Voxan mo­tor­cy­cles Stylish and well made, the Voxan range fea­tured top qual­ity com­po­nents

? France’s an­swer to Tri­umph ar­rived with a bang but soon fiz­zled out. Here’s why...

Motorcycle News (UK) - - New Bikes -

Voxan? Wasn’t that a sin­gle by The Po­lice? No, that’s Rox­anne. Voxan was a French mo­tor­cy­cle man­u­fac­turer which launched in the mid-1990s and ba­si­cally aimed to ‘do a Tri­umph’ but with a bit of ex­tra Gal­lic flair.

You said aimed. Is it not around any more then? Sadly not… although it sort of is – but we’ll get to that later. But it’s cer­tainly not around in its orig­i­nal guise of stylish, modern V-twins.

Sounds good. What were they? A fam­ily of fairly funky road­sters, café rac­ers and even scramblers all based around an all-new, liq­uid-cooled V-twin. They were fun, fresh and fash­ion­able – a bit like re­vived Morini were, in fact, a decade later.

So how did Voxan come about? It was the brain­child of French en­tre­pre­neur Jac­ques Gardette who, re­put­edly in­spired by John Bloor’s re­vived Tri­umph, aimed to create a high-pro­file, French mo­tor­cy­cle com­pany. Voxan was the re­sult, and was founded in Is­soire (a town in south­cen­tral France, just be­low Cler­mon­tFer­rand) in 1995.

Who was in­volved? The cream of French mo­tor­cy­cling. The unique, 72-de­gree, 996cc, V-twin was de­vel­oped and built by Sodemo Mo­teurs, one of France’s most prom­i­nent tun­ing com­pa­nies. While its tubu­lar steel chas­sis was by no less than Alain Che­val­lier whose frames had won nu­mer­ous 250 GPS dur­ing the 1970s and 1980s.

You said a fam­ily of bikes… That’s right. Again fol­low­ing the Tri­umph model, the same en­gine and frame were used to create a whole range of ma­chines. The first, the Road­ster, was un­veiled in 1997 be­fore even­tu­ally go­ing into pro­duc­tion two years later. That was joined by a Café Racer in 2000 and then, quite prophet­i­cally as it turned out, a Scrambler in 2001. A few oth­ers fol­lowed later still.

Were they any good? Not bad, cer­tainly. Though that first, limited-edi­tion ( just 50 were made) Road­ster was a lit­tle odd-look­ing, the 100bhp mo­tor was fruity enough and with WP sus­pen­sion and Brembo brakes, it han­dled well, too. While the later Café Racer and Scrambler were not only hand­some they were also so fash­ion-ori­en­tated they were prob­a­bly a decade be­fore their time.

So why did it fail? More due to bad busi­ness than bad bikes (although that 100bhp max, cho­sen to ad­here to France’s then do­mes­tic power cap, did sti­fle in­ter­na­tional ap­peal). In truth, the com­pany had prob­lems from the out­set. Pro­duc­tion of the Road­ster was de­layed and by the time the Café Racer was un­veiled, huge avi­a­tion con­glom­er­ate Das­sault (most fa­mous for the Mi­rage) had stepped in to pro­vide ex­tra fund­ing.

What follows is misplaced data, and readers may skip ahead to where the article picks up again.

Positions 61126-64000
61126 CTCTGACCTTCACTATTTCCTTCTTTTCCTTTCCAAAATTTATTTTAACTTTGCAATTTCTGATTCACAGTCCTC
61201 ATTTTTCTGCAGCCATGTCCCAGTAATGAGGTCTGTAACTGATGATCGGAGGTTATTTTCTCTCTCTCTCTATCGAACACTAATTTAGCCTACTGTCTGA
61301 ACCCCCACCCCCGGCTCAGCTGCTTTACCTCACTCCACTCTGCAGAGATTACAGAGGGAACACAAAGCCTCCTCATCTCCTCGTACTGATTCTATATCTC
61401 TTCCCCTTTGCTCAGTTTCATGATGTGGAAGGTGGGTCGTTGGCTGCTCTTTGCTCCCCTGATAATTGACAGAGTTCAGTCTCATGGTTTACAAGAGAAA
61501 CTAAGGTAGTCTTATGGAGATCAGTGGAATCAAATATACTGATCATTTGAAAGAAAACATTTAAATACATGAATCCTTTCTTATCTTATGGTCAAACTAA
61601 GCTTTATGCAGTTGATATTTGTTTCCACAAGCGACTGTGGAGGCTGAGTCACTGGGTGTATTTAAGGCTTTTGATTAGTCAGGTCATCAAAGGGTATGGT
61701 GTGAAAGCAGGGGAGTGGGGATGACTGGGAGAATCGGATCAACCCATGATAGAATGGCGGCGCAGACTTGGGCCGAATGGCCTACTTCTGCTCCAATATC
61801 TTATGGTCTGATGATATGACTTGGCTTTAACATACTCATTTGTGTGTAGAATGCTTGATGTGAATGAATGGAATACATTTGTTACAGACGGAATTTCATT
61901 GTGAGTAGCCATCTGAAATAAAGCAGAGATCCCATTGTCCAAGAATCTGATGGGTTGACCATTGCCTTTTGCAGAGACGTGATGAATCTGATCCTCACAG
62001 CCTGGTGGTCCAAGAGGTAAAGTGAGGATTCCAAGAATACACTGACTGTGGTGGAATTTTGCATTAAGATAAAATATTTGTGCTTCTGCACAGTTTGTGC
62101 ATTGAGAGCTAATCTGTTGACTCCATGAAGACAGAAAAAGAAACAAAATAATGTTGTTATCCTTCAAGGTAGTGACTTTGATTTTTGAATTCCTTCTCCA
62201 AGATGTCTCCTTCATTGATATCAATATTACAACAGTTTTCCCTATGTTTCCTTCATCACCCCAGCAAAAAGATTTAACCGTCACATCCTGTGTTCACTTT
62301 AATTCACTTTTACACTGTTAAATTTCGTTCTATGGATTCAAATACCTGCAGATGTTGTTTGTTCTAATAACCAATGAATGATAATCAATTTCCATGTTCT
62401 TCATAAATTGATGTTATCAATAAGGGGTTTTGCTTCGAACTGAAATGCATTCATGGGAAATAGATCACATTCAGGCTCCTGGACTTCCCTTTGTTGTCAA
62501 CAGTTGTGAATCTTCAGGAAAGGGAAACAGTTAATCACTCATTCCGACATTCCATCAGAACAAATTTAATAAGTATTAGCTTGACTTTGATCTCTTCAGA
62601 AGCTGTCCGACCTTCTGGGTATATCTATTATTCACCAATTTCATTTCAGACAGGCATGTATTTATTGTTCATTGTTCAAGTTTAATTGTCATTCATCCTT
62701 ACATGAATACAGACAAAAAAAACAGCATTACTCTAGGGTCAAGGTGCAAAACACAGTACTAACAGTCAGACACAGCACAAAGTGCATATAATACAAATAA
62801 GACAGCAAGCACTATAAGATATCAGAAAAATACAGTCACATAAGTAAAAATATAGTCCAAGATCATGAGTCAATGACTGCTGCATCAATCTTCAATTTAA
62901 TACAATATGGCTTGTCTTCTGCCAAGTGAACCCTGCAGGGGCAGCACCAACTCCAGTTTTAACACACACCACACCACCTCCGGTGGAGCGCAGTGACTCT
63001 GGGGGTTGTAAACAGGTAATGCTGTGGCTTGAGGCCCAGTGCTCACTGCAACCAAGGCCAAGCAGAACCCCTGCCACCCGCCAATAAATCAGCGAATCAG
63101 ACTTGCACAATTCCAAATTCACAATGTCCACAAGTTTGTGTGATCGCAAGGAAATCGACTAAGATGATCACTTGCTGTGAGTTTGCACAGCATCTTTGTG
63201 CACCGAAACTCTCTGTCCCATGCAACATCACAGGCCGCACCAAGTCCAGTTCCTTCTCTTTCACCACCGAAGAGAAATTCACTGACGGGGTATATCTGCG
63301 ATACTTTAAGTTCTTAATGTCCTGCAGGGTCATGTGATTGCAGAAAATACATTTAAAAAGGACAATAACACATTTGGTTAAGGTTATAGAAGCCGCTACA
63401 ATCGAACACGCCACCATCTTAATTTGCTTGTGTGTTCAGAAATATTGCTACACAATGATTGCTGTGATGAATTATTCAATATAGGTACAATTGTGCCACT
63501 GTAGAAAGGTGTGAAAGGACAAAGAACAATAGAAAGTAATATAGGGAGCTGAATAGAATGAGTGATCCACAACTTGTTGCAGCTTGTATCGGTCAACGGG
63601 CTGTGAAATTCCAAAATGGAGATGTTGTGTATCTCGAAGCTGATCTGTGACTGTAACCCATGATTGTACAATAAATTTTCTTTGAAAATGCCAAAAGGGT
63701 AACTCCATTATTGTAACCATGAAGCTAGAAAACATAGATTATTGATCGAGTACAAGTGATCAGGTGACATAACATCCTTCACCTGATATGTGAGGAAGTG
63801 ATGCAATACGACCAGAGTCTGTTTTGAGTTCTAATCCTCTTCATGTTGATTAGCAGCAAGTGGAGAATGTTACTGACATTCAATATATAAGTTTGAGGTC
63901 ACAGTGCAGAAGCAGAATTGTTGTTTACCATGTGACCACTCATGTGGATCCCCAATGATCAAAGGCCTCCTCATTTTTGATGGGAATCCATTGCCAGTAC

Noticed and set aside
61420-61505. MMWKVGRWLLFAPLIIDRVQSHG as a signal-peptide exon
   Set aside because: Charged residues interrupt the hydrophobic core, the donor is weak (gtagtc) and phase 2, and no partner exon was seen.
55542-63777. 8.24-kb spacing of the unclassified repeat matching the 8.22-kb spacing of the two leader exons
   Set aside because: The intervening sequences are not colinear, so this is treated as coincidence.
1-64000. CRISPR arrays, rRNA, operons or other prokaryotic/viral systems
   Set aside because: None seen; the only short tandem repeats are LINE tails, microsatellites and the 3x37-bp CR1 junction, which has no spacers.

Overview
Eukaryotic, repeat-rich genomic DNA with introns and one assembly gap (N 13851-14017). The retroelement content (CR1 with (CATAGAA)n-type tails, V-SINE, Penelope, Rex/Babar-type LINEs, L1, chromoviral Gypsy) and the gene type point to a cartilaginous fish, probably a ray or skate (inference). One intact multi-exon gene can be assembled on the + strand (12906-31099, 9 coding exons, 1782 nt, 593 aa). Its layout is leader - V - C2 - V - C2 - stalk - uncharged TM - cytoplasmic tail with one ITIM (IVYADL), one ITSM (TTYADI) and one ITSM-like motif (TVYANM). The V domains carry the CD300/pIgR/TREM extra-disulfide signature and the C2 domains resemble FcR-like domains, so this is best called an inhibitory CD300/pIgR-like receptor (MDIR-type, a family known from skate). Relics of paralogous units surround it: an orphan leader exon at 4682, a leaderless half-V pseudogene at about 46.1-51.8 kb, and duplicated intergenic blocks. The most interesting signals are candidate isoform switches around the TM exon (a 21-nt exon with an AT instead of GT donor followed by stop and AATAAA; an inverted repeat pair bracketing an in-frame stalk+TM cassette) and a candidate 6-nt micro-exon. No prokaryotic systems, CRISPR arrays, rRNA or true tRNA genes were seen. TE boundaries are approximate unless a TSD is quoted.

What hap­pened next? It wasn’t enough. De­spite hav­ing ap­peal in France where a large num­ber of deal­ers were opened, Voxan strug­gled against the es­tab­lished op­po­si­tion from around the world. In 2001, 80% of the 125-strong work­force was laid-off then, in 2002, the com­pany was taken

over com­pletely. The Scrambler was launched soon af­ter.

So it was back on the up, right? Only briefly. With a work­force now of just 16 and pro­duc­tion of barely 700 bikes an­nu­ally, Voxan was now a much smaller af­fair. The Black Magic came out in 2004 with the Cha­rade fol­low­ing in 2006. Later con­tro­ver­sial de­signer Philippe Starck (he of the in­fa­mous Aprilia Moto 6.5) be­came in­volved, too, com­ing up with a Su­per Naked XV pro­to­type. None of it was enough, though. In late 2009 Voxan fi­nally suc­cumbed to liq­ui­da­tion and was ac­quired by Monaco-based Ven­turi Au­to­mo­biles.

That can’t have been it? Pretty much was. All pro­duc­tion stopped and the en­gi­neer­ing staff were re­lo­cated to Ven­turi’s HQ. Then, in 2010, it was an­nounced that there would be a new elec­tric Voxan in 2013.

A what? A Wattman, ac­tu­ally, as that was what it was called. Ad­mit­tedly it did look promis­ing at first, be­ing shown at the Paris Show and claimed to be ca­pa­ble of 100mph. Un­for­tu­nately, how­ever, it hasn’t been seen since.

And Gardette? Back in big busi­ness as the founder of med­i­cal drug com­pany Bio­corp and be­ing its Chair­man and Chief Ex­ec­u­tive Of­fi­cer since 2015. Quite ap­pro­pri­ate re­ally: Voxan must have given him a hel­luva headache.

Hand­some Voxan Black Magic was based on the firm’s orig­i­nal Road­ster and was a prod­uct of the firm’s 2004 resur­gence

The Black Magic (right) pro­vided the ba­sis for the nutty Cha­rade Rac­ing

Like Tri­umph, Voxan took a ba­sic model and turned it into sev­eral vari­ants

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